Radioactivity in Chernobyl Zone
A short overview

Probably, you will agree that nearly the first thing one remembers in relation to Chernobyl Zone is radioactivity and radioactive contamination. It won't be an overestimation to call this place the world's biggest technogenic radioactive source, and same time, the most complex source. So when you go here, it is the best practice to have basic understanding of how it all works.

Let's start from the fundamental things to refresh what we all know from the school.

The phenomenon of radioactivity — a process of decay of nuclear materials followed by particle/wave emission — surrounds us every day. Mostly it is gamma-emission. Switch on the Geiger counter in your home town and you will see, that it will show you not zero (probably it will be something like 0.09 uSv/h). Why? There was no nuclear accidents here! So why it is not zero? The answer is that it is so called natural ambient radiation — it is normal and caused by many factors, such as natural presence of specific geological substances in the soil. The natural radiation varies from place to place, but generally it does not exceed 0.30 uSv/h for most places, though sometimes in some places it can be more than 0.50...1 uSv/h (we personally experienced this few times in mountains).

If you take plane, and fly on the height of 10 kilometers, the Geiger counter will show you something like 1.20...2.75 uSv/h. That's because you are being exposed to cosmic rays — which are also a type of radioactive emission that comes naturally from the space. Not even talking about technogenic emission — for example, when you take the CT or X-Ray check.

Basically, the way how the gamma-radioactivity levels measured, can be explained with the metaphora of speedmeter in your car. If you drive with a speed of 100 km/h, in one hour you will pass approximately 100 kilometers. Same with the Geiger counter — it displays you a power of a doze per hour. So if you stay on a place where it shows you 1.00 uSv/h, in one hour you get approximately 1.00 uSv of a doze of radiation.

In every country there are state standards on radiation safety. Here, in Ukraine, it is called NRBU-97 and it according to this document, safe level is 0.30 uSv/h. The annual doze for regular people must not exceed 1 mSv (1000 uSv), and for those, who work with radioactive materials, it is 20 mSv per year.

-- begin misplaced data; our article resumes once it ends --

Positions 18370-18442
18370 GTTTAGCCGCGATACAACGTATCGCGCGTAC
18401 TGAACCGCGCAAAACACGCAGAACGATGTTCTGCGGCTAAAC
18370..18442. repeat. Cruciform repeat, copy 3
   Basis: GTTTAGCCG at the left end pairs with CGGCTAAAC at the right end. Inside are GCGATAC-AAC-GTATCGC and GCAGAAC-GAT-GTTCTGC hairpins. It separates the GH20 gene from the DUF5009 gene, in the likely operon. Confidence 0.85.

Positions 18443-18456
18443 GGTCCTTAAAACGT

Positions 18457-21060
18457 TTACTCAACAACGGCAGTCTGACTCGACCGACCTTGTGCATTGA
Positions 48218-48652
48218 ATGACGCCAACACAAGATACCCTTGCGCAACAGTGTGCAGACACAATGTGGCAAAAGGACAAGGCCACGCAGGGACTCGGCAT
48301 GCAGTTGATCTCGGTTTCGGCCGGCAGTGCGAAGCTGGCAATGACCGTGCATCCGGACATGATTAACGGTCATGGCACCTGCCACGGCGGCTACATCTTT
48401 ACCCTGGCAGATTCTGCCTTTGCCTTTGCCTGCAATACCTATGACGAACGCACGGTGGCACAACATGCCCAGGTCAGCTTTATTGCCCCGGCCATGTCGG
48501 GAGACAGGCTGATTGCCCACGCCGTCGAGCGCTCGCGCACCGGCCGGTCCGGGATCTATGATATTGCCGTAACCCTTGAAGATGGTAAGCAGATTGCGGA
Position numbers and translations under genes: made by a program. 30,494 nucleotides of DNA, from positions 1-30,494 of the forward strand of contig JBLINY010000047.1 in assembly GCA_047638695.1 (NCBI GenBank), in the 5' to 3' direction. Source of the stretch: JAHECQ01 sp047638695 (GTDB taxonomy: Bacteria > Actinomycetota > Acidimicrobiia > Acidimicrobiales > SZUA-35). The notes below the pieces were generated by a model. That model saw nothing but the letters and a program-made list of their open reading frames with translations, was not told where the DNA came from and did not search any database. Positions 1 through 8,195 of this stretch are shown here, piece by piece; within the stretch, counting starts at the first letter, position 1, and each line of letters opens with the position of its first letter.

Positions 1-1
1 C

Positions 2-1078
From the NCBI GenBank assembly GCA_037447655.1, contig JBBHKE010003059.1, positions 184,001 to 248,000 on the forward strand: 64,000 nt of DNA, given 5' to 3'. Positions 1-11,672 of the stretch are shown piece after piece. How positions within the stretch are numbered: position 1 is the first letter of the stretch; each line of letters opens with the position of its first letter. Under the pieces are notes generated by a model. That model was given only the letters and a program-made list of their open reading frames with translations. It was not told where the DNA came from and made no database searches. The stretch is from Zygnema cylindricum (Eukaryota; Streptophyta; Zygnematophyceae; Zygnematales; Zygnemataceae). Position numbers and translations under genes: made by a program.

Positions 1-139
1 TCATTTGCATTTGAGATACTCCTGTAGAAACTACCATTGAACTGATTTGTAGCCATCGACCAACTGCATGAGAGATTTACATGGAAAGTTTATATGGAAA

As you, as the visitor to Chernobyl Zone, from the point of safety regulations belong to population, your doze must not exceed mentioned 1 mSv per year even if you visit contaminated areas. So all routes for visitors are built in such a way to fit in this requitements. Typically, even during full-day tour to Pripyat, which is quite contaminate area, your doze per day will be approximately 1..2 uSv, which is pretty the same as 1 hour of flight.

Now let's shortly look to physics.

As we said above, in normal life you deal mostly with gamma-radioactivity (γ) — emission of electromagnetic waves with wave length less then atom size. As these are waves with no mass, they can travel much very far, losing half its energy for approximately every 150 meters. The most present gamma-source in Chernobyl Zone is 137Cs (Cesium-137).

Types of Radioactivity in Chernobyl

There are more types of emission — and many of them can be found across Chernobyl Exclusion Zone. Different elements can emit different types of radiation.

Alpha-radioactivity (α) is the emission of heavy particles, consisting of two protons and two neutrons. Due to their energy and mass, these particles can be stopped with any matter, and only travel a few centimeters in air. Alpha particles are unable to pass through the outer layer of dead skin cells, but are capable to cause cell damage if they get inside a body with food or air. For measuring alpha-particles, you need a special detector, and a unit is different — number of particles per minute per square cantimiter (particle * cm2 * min).
As for Chernobyl Zone, alpha-sources are quite rare.